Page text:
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Friday roundup: The news media are collectively losing their goddamn minds edition

It’s a full slate this week, so let’s do this!

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Texas building $63m high school football stadium four miles from $60m high school football stadium

Looks like the world’s most expensive high school football stadium won’t be the world’s most expensive anymore, or even the most expensive in the Dallas area, after voters in McKinney approved a $220 million bond measure that includes $63 million for a 12,000-seat high school football stadium.

Superintendent Rick McDaniel let out a sigh of relief as the vote “for” results rolled in.

“We’re visionaries,” he said of district leaders. “And we believe we have a vision for McKinney ISD that will propel us forward for a long time.”

Me, I’m not so sure I’d be willing to bet that high school football will still be a thing for “a long time,” but this is Texas, so maybe football will still be a popular regional sport there long after it’s banned everywhere else. (I mean, it’s Texas, so of course it will.) At least hopefully this one won’t have to be shut down for a year and a half after it develops giant cracks, because that’s so 2014.

Renderings! From a freaky angle, with actual cars in the parking lot!

AN ARTIST'S RENDERING depicts what McKinney ISDís new stadium could look like at the southeast corner of Hardin Boulevard and McKinney Ranch Parkway. Saturday night, McKinney voters decided in favor of a $220 million bond, which includes a new football stadium and events center. Construction of the 12,000-seat venue makes up $50.3 million of the bond with another $12.5 million for stadium infrastructure being used from the 2000 bond. Depending if you want to go by the $50.3 million base cost or combined cost of $62.8 million, the stadium would rank among the area's priciest.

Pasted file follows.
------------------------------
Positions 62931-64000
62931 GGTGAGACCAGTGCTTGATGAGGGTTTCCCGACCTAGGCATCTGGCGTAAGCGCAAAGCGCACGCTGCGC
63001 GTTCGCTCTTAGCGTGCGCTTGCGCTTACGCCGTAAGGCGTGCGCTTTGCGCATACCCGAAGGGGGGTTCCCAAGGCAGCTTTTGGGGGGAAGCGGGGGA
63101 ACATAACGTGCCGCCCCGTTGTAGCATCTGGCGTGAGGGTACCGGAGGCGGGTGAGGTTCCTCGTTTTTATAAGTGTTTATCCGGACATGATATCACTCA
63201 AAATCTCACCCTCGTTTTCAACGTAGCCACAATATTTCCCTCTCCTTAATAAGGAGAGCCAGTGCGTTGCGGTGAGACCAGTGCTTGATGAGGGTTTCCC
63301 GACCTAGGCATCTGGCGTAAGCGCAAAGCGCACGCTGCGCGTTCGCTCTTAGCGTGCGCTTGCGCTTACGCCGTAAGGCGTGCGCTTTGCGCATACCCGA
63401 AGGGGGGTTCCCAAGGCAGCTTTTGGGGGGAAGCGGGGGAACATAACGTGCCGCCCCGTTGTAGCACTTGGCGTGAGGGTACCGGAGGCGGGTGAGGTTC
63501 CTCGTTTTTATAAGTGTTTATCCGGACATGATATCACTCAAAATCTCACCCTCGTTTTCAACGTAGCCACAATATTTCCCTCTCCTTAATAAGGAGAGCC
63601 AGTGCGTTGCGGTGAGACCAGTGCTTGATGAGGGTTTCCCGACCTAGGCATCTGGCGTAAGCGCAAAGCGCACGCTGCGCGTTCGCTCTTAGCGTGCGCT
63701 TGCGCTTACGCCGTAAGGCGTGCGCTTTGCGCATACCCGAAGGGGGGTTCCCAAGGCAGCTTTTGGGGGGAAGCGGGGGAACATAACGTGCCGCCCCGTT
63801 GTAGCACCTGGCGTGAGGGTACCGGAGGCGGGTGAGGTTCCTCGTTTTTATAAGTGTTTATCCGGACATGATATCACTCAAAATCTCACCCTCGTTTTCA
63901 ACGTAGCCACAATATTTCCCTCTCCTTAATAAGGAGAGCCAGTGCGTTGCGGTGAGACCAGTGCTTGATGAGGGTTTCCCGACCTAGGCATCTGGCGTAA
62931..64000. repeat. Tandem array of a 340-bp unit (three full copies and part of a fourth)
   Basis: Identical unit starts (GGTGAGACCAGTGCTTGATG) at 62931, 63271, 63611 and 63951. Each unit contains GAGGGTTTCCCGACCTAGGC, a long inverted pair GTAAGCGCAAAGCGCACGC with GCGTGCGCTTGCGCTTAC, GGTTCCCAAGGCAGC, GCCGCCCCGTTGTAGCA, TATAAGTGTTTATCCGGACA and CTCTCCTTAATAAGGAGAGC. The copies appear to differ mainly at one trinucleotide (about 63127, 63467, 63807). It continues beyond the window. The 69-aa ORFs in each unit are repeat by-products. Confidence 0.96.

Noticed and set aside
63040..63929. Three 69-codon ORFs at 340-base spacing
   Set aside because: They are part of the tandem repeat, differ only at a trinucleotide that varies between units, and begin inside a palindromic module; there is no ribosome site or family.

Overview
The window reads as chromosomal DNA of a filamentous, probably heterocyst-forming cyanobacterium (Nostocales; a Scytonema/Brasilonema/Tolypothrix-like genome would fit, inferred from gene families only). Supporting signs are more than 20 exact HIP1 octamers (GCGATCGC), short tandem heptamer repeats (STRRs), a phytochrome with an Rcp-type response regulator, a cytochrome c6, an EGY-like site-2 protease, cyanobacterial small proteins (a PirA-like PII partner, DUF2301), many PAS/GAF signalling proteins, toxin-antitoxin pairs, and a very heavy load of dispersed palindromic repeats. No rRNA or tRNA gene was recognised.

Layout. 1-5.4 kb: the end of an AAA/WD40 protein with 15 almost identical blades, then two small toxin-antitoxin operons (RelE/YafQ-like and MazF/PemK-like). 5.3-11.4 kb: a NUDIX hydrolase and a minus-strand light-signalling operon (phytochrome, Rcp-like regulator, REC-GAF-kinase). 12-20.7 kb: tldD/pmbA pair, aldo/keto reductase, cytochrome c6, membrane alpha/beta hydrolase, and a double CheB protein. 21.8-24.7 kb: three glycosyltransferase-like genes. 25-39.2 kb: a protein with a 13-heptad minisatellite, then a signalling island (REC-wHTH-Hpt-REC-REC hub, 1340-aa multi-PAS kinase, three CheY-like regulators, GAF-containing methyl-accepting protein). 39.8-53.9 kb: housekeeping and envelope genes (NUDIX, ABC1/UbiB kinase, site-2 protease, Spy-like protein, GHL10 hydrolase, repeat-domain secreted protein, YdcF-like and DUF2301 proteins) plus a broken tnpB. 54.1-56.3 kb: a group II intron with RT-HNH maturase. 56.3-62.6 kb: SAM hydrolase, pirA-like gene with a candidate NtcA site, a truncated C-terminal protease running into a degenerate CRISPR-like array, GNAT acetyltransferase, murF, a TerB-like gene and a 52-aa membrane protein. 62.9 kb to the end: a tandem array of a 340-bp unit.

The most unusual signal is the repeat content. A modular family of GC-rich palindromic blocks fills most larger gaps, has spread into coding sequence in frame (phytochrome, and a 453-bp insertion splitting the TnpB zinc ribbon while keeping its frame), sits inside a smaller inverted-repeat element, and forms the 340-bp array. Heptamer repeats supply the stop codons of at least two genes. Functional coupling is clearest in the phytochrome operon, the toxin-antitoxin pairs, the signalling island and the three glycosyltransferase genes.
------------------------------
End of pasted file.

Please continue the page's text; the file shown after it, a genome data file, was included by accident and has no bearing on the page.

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World’s priciest high school football stadium to remain closed for a year thanks to botched design, construction

The most expensive high school football stadium ever that developed giant cracks after two years isn’t necessarily being partly torn down yet, but it is being shuttered for all of next season while officials decide what to do with it. Eagle Stadium in Allen, Texas, which cost $60 million to build, developed cracks in its concrete thanks to both design flaws and construction errors, according to a Dallas Morning News article that can only be appropriately summarized via horrified ellipses:

Partial findings by Nelson Forensics indicate that some support structures were not designed in a way that would hold the weight anticipated on that level of the stadium. … “The stadium is not safe for public assembly,” Superintendent Lance Hindt said. … Hindt said he is confident taxpayers won’t shoulder the costs of repairs at the stadium. Both PBK and Pogue Construction, which built the stadium, are working with Allen ISD to find a solution, he said. … Pogue’s analysis also found failures to completely fill the concourse pan deck during concrete pours, which created a “honeycomb effect” … The firm identified areas in the stadium where the load demand on the structure exceeded accepted building standards by 10 to 20 percent. In isolated locations, that number was greater than 70 percent.

Once the forensics report is complete, Allen officials will decide how to go about fixing the problems, and how to pay for this. The construction companies have insurance that Pogue has claimed will cover the cost of repairs, though I didn’t know you could buy stupidity insurance.

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Cracking high-school football stadium has insurance, at least